On November 12, 2020, President Trump issued an executive order (Order) that effectively prohibits US persons from transacting in publicly traded securities of Chinese firms determined by the US government to be owned or controlled by the Chinese military. The ban goes into effect January 11, 2021.
This action, which may foreshadow further tough measures against China in the waning days of the Trump Administration, is one of the first cases where Chinese access to capital markets has been limited for policy reasons. At this writing, the potential impact of this action on capital markets or US investors remains uncertain.
Authority and Rationale. The President issued the Order pursuant to his authority under the International Emergency Economic Powers Act (IEEPA) and the National Emergencies Act. Under IEEPA, upon the declaration of an international economic emergency, the President has the authority to regulate or prohibit a broad range of transactions subject to US jurisdiction.
The Order follows from a number of recent Trump Administration actions taken to effectively disengage from Chinese firms that support the Chinese military, including additional export control restrictions on Chinese end uses and end-users as well as Chinese firms assisting the Chinese military in its incursion into, and development and militarization of, artificial islands within the South China Sea. Notably, of direct relevance here, the Department of Defense, pursuant to Section 1237 of the National Defense Authorization Act for Fiscal Year 1999, recently designated 31 Chinese companies “engaged in providing commercial services, manufacturing, producing, or exporting” as “owned or controlled by, or affiliated with” the People’s Liberation Army (PLA) (DoD List). These companies are each considered to be a “Communist Chinese military company” according to the Order.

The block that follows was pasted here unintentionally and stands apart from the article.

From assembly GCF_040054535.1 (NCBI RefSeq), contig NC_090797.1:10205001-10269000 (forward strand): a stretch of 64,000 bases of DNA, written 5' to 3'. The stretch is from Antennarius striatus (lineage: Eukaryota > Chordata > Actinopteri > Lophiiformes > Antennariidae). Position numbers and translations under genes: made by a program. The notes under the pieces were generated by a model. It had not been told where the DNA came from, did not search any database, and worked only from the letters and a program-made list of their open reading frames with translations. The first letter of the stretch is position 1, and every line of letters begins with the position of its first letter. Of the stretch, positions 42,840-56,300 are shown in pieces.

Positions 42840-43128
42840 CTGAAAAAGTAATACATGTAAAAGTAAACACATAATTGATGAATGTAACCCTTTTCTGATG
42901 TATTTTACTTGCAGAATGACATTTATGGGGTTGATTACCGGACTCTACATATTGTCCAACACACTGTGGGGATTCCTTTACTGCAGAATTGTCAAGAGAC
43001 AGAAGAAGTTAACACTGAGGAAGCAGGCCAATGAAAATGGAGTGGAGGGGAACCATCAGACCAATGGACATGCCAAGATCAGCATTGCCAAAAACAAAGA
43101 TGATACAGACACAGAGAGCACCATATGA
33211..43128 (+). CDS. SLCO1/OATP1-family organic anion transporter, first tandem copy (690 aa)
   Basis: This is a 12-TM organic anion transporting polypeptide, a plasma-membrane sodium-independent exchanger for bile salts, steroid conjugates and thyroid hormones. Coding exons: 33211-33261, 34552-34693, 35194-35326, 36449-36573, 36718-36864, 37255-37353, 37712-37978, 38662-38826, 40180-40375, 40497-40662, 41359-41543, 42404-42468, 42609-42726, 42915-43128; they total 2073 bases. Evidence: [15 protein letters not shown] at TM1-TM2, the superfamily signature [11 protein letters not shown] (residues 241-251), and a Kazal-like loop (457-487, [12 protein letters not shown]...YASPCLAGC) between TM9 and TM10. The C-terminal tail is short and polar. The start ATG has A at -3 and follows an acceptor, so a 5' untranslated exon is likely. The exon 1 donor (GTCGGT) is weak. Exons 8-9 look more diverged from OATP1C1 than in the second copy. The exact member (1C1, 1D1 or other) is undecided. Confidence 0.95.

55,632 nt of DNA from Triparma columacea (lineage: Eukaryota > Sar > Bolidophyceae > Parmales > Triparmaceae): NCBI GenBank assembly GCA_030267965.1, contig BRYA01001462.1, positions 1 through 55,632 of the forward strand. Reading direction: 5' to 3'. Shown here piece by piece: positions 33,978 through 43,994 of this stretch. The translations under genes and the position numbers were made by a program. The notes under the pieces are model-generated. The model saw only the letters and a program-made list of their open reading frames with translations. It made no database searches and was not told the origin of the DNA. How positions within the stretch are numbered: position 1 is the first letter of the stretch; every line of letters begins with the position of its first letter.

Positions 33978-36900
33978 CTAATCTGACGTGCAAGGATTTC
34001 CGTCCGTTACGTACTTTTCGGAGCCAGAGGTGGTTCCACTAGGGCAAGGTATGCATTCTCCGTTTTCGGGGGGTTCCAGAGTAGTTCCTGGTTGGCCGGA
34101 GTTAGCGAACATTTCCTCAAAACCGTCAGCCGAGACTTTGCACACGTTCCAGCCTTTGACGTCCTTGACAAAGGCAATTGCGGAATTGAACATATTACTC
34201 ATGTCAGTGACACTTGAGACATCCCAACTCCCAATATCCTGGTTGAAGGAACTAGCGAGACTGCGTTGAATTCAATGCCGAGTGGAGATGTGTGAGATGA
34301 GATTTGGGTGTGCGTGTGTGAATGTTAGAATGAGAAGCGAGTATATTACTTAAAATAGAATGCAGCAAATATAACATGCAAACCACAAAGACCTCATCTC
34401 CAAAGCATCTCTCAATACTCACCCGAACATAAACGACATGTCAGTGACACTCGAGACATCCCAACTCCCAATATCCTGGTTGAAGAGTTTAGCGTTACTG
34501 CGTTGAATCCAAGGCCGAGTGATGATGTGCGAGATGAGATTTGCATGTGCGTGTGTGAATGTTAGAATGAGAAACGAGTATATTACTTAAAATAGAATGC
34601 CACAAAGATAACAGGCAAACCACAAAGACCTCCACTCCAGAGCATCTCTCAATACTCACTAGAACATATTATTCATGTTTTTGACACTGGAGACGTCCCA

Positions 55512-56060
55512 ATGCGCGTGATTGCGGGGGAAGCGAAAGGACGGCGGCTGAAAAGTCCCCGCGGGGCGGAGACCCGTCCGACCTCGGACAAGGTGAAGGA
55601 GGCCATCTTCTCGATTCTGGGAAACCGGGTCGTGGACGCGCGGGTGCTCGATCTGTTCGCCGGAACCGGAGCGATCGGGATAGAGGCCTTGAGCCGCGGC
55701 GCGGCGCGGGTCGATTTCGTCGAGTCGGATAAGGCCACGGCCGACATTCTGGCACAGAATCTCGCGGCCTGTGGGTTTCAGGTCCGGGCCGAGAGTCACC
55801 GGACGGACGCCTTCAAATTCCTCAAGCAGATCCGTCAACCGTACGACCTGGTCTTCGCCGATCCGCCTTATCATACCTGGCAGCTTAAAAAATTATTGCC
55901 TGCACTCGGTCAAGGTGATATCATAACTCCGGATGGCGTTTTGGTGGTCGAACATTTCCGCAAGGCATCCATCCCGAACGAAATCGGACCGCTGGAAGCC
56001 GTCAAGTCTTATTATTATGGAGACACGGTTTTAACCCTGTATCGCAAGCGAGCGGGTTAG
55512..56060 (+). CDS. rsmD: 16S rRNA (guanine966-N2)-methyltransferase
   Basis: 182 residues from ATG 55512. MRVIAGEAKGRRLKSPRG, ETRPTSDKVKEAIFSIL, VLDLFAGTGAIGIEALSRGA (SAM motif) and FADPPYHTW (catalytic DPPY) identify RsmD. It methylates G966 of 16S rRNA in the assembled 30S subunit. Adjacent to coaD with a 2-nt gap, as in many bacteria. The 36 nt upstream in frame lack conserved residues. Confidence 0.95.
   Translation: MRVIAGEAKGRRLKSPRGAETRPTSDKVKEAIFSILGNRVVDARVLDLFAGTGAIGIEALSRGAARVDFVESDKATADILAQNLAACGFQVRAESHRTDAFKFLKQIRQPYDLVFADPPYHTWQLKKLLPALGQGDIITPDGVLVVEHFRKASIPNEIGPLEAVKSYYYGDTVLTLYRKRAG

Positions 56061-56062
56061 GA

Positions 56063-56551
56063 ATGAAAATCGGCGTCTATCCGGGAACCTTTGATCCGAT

Building on these actions, the Order states that China is “increasingly exploiting United States capital to resource and to enable the development and modernization of its military, intelligence, and security apparatuses, which continues to allow the [China] to directly threaten the United States…” As Robert C. O’Brien, the national security adviser to President Trump, said, the action “serves to protect American investors from unintentionally providing capital that goes to enhancing the capabilities of the People’s Liberation Army and People’s Republic of China intelligence services.”
The Prohibition. Specifically, beginning on January 11, 2021, US persons are prohibited from transacting in the publically traded securities, or any securities that are derivative of, or are designed to provide investment exposure to such securities, of any Chinese military company designated on the DoD List now or in the future. Through November 11, 2021, trades that only divest in such securities that a US person held as of January 11, 2021 are permitted.